A "Blast From the Past" column from Tuff Stuff Collect! magazine:
THE PRE-FAB FOUR
by Allen Varney
[Published in Tuff Stuff Collect! magazine, September 1996.]
"A lot of pop music is about stealing pocket money from children." -- British rock musician Ian Anderson
I remember watching the Monkees on Saturday mornings in the late '60s, but their appeal eluded me. Today's tomb of mummified music, oldies radio, finally led me to examine this '60s made-for-TV phenomenon, which has parallels in the trading card field.
Musicians start bands, but "The Monkees" property was concocted by two TV producers, Bob Rafelson and Burt Schneider, in 1965 as a licensing property they pitched to the Columbia-Screen Gems corporation. Beatlemania had seized the nation then, which made it easy to sell a comedy series about a zany, mod California band. And it didn't hurt that Schneider's father, Abe, ran Columbia Pictures Television.
Once NBC "green-lighted" the show and acquired a sponsor (Kellogg's) for the 1966 fall season, Rafelson and Schneider recruited savvy scriptwriters, a production crew, music producer Don Kirshner, and two self-professed "short order cooks" of songwriting, Tommy Boyce and Bobby Hart. The Columbia publicity machine stood ready. Choosing actual Monkees was almost an afterthought.
Contrary to myth, the four cast members -- George "Micky" Dolenz, Davy Jones, Michael Nesmith, and Peter Tork -- were indeed musicians. All had played in other bands except Jones, who had sung in musical theatre. But the four, assembled from a routine casting call (except for Jones, a Columbia contract player), did not gel well as a band -- or as a team. "There was never any camaraderie, except when the cameras were turned on," Jones said in a 1996 interview. "We were the best of friends on screen, and the best of enemies off screen." So on the early recordings Hart's band, the Candy Store Prophets, laid down the music tracks under the actors' vocals.
The Monkees' 1966 debut season stands as the clearest example to that time of television's colossal selling power. In weeks the group enjoyed a national fad, their single "I'm a Believer" (by Neil Diamond) started their line of huge pop hits, and the following year the show won an Emmy for best comedy series. Capitalizing on the fad, a numbered sepia-tone set of 44 Monkees trading cards appeared from Raybert Productions (aka Donruss) in 1966. Its success led to three more numbered 44-card color sets: "A" (white border) and "B" (yellow border) in 1966, "C" (pink border) in 1967. I like A's photo quality best, but B and C backs offer charming trivia questions ("Did Mike ever serve in the Armed Forces? Ans. See Card 42-B") and Monkees Facts ("MICKY: He wants to own a dragster"). None of these cards are scarce, but expect to pay around $100-125 to complete a set.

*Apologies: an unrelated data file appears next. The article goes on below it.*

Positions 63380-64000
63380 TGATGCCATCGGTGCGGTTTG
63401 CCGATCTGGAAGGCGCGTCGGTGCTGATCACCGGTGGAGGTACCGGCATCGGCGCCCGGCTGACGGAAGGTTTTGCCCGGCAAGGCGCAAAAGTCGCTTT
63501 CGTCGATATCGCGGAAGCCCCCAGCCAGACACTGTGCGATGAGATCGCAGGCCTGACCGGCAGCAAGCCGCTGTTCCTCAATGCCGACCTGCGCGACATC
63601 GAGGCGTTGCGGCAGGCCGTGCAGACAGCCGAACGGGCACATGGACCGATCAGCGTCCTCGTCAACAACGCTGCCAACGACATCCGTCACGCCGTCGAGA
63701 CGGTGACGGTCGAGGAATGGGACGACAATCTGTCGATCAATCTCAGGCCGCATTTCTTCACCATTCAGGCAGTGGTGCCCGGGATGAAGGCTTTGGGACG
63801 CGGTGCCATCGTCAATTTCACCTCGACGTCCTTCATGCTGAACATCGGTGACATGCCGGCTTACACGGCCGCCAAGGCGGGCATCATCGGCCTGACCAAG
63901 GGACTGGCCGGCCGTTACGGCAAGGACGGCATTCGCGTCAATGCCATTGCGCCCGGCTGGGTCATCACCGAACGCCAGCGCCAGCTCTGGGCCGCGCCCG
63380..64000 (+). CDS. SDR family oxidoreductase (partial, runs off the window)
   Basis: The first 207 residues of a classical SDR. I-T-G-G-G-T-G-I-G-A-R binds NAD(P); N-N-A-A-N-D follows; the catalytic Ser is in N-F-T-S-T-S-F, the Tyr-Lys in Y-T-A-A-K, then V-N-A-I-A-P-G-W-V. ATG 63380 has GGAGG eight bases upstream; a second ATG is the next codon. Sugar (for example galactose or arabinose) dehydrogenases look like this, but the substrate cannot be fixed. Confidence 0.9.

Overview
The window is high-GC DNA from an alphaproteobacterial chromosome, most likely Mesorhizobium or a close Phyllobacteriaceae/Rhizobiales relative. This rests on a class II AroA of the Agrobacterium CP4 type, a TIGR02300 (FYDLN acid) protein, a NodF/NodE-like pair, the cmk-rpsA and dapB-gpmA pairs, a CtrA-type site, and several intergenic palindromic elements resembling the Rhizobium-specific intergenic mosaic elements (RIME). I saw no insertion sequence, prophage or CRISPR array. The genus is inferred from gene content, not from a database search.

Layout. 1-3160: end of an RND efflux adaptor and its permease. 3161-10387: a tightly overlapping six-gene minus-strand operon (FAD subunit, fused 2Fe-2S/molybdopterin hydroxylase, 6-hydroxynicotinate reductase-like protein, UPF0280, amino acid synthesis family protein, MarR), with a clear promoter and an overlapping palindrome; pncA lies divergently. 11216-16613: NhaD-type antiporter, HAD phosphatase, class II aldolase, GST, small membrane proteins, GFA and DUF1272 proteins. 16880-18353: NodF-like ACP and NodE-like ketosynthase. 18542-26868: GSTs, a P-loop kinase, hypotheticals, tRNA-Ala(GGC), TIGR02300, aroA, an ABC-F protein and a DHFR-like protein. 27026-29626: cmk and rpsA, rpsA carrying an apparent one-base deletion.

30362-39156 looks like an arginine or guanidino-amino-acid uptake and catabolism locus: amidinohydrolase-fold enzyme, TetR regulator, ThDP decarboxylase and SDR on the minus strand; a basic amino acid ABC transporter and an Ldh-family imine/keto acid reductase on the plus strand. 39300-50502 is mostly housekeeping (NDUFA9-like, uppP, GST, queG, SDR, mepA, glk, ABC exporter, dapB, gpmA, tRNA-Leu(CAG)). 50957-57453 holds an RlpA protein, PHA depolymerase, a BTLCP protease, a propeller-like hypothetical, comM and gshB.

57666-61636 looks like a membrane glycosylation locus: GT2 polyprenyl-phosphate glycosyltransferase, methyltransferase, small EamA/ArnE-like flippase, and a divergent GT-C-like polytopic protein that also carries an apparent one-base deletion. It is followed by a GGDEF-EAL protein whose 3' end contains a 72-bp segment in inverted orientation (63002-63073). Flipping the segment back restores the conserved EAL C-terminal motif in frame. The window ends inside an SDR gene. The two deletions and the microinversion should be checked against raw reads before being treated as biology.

But in the meantime, stung by rumors that they couldn't play, the cast members ousted Kirshner and the Prophets in what Hart calls an "insurrection." From their third album on, the four played and wrote many of their songs, with indifferent results. The fad ran its course, the show died, and in 1969 the group broke up. In the next two decades only Nesmith had a noteworthy career, as a pioneering producer of music videos.
Yet nostalgia also has selling power. The show's 20th anniversary in 1986 revived interest, as did the recent 30th anniversary. Last year brought a nine-CD Monkees retrospective, a CD-ROM, and the reassembled band's first new album since 1969, Justus.
By then I'd belatedly hearkened to oldies radio and delighted in the early Kirshner bubblegum hits, which still loom large on that fossilized playlist. For all its relentlessly crass origins, "The Monkees" property did result in many engaging songs. I think the same phenomenon applies in trading cards: We see many sets released to capitalize cynically on the latest fad or exploit some popular license, yet the cards are often beautiful and informative. We collect and delight in them with a clear conscience. Avarice producing quality: I'm a believer.